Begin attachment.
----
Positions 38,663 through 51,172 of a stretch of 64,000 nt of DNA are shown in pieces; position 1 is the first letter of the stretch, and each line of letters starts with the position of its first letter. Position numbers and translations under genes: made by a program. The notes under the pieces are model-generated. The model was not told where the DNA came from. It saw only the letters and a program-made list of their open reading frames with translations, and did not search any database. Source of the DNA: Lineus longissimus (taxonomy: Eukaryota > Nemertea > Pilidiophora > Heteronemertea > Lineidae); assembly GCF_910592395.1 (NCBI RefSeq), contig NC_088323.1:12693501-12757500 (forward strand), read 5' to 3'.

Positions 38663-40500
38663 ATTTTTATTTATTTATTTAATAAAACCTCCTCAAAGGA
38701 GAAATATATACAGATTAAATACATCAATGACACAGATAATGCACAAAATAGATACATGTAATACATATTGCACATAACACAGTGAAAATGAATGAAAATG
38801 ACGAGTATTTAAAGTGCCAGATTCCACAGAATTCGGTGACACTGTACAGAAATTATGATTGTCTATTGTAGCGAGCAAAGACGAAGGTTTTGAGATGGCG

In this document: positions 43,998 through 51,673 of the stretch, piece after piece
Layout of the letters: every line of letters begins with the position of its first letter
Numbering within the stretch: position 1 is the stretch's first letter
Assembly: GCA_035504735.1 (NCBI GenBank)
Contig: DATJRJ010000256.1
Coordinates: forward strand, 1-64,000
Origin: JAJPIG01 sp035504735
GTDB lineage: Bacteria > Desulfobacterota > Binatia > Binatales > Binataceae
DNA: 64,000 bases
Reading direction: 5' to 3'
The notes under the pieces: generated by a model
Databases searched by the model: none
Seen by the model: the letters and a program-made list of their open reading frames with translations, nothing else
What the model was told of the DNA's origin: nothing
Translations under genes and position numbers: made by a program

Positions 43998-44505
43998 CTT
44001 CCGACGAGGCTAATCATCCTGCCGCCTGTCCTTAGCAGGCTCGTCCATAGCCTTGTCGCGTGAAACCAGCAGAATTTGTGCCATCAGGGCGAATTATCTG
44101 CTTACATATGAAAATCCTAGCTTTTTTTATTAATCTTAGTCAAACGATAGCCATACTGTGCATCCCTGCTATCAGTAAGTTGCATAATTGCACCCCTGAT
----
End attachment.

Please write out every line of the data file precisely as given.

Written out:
Positions 38,663 through 51,172 of a stretch of 64,000 nt of DNA are shown in pieces; position 1 is the first letter of the stretch, and each line of letters starts with the position of its first letter. Position numbers and translations under genes: made by a program. The notes under the pieces are model-generated. The model was not told where the DNA came from. It saw only the letters and a program-made list of their open reading frames with translations, and did not search any database. Source of the DNA: Lineus longissimus (taxonomy: Eukaryota > Nemertea > Pilidiophora > Heteronemertea > Lineidae); assembly GCF_910592395.1 (NCBI RefSeq), contig NC_088323.1:12693501-12757500 (forward strand), read 5' to 3'.

Positions 38663-40500
38663 ATTTTTATTTATTTATTTAATAAAACCTCCTCAAAGGA
38701 GAAATATATACAGATTAAATACATCAATGACACAGATAATGCACAAAATAGATACATGTAATACATATTGCACATAACACAGTGAAAATGAATGAAAATG
38801 ACGAGTATTTAAAGTGCCAGATTCCACAGAATTCGGTGACACTGTACAGAAATTATGATTGTCTATTGTAGCGAGCAAAGACGAAGGTTTTGAGATGGCG

In this document: positions 43,998 through 51,673 of the stretch, piece after piece
Layout of the letters: every line of letters begins with the position of its first letter
Numbering within the stretch: position 1 is the stretch's first letter
Assembly: GCA_035504735.1 (NCBI GenBank)
Contig: DATJRJ010000256.1
Coordinates: forward strand, 1-64,000
Origin: JAJPIG01 sp035504735
GTDB lineage: Bacteria > Desulfobacterota > Binatia > Binatales > Binataceae
DNA: 64,000 bases
Reading direction: 5' to 3'
The notes under the pieces: generated by a model
Databases searched by the model: none
Seen by the model: the letters and a program-made list of their open reading frames with translations, nothing else
What the model was told of the DNA's origin: nothing
Translations under genes and position numbers: made by a program

Positions 43998-44505
43998 CTT
44001 CCGACGAGGCTAATCATCCTGCCGCCTGTCCTTAGCAGGCTCGTCCATAGCCTTGTCGCGTGAAACCAGCAGAATTTGTGCCATCAGGGCGAATTATCTG
44101 CTTACATATGAAAATCCTAGCTTTTTTTATTAATCTTAGTCAAACGATAGCCATACTGTGCATCCCTGCTATCAGTAAGTTGCATAATTGCACCCCTGAT